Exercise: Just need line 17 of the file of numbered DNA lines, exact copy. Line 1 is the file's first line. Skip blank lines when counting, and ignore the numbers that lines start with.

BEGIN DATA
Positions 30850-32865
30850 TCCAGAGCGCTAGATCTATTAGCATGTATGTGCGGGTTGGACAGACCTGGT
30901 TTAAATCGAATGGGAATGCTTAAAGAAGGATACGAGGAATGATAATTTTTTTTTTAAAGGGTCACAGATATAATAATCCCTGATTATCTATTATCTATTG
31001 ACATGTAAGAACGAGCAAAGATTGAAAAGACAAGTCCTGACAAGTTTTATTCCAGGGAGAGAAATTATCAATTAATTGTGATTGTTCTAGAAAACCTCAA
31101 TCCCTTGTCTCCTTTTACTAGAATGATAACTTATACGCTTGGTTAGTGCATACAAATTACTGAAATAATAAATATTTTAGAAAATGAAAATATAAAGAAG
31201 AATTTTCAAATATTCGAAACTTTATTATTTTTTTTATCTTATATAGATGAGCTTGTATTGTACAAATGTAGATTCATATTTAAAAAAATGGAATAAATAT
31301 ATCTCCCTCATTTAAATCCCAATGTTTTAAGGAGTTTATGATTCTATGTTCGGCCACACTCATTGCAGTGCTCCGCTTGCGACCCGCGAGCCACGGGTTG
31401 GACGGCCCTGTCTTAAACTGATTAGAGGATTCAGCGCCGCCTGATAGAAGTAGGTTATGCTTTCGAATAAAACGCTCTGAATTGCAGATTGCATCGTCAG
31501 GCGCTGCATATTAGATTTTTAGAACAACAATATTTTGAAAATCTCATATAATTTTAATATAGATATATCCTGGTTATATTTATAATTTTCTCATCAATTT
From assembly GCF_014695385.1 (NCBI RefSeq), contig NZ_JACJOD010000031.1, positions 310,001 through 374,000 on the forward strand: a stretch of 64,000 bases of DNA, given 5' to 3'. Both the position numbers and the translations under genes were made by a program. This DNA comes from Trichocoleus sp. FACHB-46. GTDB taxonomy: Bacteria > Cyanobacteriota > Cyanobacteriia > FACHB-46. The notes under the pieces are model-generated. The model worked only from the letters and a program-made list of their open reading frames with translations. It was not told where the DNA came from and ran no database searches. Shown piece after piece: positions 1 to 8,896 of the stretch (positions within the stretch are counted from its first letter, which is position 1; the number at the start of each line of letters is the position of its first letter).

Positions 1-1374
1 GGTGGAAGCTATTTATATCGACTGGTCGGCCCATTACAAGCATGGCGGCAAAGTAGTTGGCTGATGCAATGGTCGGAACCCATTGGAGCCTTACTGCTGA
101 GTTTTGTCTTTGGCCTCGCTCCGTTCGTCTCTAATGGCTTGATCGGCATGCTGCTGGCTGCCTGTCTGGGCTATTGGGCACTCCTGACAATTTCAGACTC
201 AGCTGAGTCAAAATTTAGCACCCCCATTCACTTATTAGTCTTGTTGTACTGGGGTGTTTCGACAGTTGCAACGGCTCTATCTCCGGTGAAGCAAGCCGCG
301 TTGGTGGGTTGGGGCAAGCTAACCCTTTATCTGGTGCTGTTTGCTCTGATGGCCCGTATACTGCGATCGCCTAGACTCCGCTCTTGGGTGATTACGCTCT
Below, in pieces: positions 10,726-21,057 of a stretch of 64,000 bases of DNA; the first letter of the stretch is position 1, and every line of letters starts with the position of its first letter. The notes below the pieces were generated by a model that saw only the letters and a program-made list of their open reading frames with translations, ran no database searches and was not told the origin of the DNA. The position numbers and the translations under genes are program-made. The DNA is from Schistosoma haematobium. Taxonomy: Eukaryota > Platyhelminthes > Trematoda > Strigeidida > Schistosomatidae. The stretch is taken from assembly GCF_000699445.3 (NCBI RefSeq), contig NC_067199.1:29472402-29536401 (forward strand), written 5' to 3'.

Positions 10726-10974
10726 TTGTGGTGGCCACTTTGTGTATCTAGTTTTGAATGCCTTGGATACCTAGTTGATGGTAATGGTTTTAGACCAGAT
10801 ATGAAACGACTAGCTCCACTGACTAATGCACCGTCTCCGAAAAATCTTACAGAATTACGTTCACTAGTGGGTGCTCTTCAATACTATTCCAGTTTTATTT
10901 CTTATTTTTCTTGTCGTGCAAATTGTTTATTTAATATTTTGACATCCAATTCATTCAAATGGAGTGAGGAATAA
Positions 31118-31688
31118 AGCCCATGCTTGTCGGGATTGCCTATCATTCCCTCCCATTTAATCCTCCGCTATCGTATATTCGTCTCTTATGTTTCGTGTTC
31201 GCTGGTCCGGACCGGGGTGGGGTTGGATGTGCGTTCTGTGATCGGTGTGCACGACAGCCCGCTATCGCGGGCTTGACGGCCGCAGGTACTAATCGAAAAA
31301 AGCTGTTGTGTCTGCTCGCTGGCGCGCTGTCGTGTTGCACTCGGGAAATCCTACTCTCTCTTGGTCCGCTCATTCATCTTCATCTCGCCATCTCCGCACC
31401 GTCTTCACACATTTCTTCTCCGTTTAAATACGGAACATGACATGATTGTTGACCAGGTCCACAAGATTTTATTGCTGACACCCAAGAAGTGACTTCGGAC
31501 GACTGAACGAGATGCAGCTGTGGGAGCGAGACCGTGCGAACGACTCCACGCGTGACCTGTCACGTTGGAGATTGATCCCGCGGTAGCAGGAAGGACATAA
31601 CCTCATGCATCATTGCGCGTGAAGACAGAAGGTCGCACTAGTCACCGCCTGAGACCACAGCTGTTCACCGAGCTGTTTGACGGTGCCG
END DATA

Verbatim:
Positions 10726-10974